Fred Basset is a long-standing newspaper cartoon strip, told from the point of view and inner monologue of a basset hound called Fred and his owner. And yes, it predates Garfield. The strip was created by Scottish cartoonist Alex Graham and published first in the Daily Mail on 8 July 1963. Graham died in 1991, after drawing 9000 strips, but the strip has continued since. After the 18 months of unpublished cartoons he left had seen publication, the strip has been continued in Graham’s style with artwork by Michael Martin and written with Graham’s daughter, Arran Caith.
Well, BBC Radio 4 are running a new series of the show, Before They Were Famous, with a fictitious examination of famous author’s early works. And they began with asking what would have happened if, early in his career, Alan Moore had been invited by Graham to write Fred Basset. And, when that (spoilers) doesn’t work out, what if Judge Dredd-co-creator John Wagner was invited to replace him?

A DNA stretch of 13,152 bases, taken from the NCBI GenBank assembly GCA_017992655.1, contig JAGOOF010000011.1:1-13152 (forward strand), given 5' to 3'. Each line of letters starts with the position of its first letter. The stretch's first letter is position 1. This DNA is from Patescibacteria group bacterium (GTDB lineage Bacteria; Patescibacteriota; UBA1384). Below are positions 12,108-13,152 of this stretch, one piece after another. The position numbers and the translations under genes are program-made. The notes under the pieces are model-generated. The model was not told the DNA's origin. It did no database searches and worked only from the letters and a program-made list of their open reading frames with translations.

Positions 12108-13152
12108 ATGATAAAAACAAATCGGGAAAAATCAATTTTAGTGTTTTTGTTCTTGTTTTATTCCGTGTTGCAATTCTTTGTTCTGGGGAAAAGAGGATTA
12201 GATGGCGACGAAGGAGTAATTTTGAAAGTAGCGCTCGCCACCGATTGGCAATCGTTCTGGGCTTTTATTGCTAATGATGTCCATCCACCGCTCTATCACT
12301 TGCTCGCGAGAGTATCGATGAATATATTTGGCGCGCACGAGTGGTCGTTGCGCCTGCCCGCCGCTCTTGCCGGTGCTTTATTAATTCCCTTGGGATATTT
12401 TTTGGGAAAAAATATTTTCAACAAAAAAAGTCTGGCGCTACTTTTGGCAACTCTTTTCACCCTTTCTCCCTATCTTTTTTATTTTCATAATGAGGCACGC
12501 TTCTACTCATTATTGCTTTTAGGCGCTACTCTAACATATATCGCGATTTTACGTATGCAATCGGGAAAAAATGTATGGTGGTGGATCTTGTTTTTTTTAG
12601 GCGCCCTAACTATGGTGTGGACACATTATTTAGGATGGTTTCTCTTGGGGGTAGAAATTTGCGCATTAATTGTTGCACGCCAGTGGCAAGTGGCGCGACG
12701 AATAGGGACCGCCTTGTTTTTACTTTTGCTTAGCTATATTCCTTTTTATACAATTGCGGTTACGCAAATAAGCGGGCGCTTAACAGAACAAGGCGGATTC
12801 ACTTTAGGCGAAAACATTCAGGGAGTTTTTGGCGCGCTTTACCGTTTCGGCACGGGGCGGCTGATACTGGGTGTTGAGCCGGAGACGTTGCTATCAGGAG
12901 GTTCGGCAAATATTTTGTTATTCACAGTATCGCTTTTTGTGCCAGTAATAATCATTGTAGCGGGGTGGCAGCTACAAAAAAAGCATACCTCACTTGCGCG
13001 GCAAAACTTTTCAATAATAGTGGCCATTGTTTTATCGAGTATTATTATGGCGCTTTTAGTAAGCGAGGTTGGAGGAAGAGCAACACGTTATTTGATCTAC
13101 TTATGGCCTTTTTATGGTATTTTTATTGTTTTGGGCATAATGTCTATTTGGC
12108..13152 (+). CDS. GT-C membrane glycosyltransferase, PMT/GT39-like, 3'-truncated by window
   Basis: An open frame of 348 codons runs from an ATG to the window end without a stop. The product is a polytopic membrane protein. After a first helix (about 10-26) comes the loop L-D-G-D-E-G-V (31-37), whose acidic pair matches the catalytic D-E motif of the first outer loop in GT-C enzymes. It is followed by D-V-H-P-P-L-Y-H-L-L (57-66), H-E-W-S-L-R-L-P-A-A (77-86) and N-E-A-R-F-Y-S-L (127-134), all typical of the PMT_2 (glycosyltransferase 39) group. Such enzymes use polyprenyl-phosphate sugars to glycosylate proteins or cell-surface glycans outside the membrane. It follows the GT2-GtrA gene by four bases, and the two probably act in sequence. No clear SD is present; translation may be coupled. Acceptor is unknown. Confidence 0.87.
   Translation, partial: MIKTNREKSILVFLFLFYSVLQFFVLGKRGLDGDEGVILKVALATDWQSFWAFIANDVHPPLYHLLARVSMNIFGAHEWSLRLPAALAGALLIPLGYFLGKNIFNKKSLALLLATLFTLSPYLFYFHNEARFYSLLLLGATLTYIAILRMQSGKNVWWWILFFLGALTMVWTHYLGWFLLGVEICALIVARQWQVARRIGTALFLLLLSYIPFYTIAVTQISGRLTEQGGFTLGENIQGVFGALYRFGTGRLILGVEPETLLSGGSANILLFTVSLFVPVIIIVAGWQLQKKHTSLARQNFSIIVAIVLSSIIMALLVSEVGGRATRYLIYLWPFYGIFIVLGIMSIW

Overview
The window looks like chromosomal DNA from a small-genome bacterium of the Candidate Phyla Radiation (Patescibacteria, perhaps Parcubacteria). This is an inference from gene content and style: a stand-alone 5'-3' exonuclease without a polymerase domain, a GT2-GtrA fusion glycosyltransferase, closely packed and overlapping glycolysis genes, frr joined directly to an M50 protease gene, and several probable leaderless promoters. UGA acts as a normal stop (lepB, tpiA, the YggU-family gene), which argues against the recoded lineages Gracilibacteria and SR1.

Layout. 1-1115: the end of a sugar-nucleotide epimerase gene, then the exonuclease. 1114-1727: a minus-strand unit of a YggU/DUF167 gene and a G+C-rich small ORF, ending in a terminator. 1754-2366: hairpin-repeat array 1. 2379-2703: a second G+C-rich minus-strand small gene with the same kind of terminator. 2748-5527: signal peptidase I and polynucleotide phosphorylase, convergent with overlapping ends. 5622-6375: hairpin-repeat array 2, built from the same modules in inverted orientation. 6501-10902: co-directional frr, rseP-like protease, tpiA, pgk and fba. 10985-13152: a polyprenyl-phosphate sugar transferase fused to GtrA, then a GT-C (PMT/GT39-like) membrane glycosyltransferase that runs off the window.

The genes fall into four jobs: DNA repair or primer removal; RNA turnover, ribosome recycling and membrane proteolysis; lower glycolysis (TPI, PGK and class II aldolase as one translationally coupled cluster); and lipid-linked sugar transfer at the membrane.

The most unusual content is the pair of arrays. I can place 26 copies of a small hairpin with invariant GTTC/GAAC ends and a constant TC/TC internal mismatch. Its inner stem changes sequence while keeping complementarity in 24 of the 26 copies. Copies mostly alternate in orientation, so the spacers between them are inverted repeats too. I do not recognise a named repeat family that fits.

You have four days left to listen on the BBC Radio iPlayer, available globally, if you wish. Each episode is only 15 minutes long.
BEFORE THEY WERE FAMOUS – Series 3, Episode 6.
Ian Leslie presents the show which brings to light the often surprising first literary attempts of the world’s best known writers.
In this episode we’re first treated to graphic novelist Alan Moore’s earlydrafts for the popular Fred Bassett cartoon strip.
We then turn to crime writer Patricia Cornwell and her perhaps excessively gory descriptions of fast food menu items, written as an early commission by a high street restaurateur when work was scarce.
Finally we hear from great poet Byron as he first plied his trade for a quick paycheque, penning headstone verses for beloved deceased pets.
To end the show, the first of our disturbingly unseasonal Christmas cracker jokes by Henrik Ibsen.
Producer: Claire Broughton
A Hat Trick production for BBC Radio 4.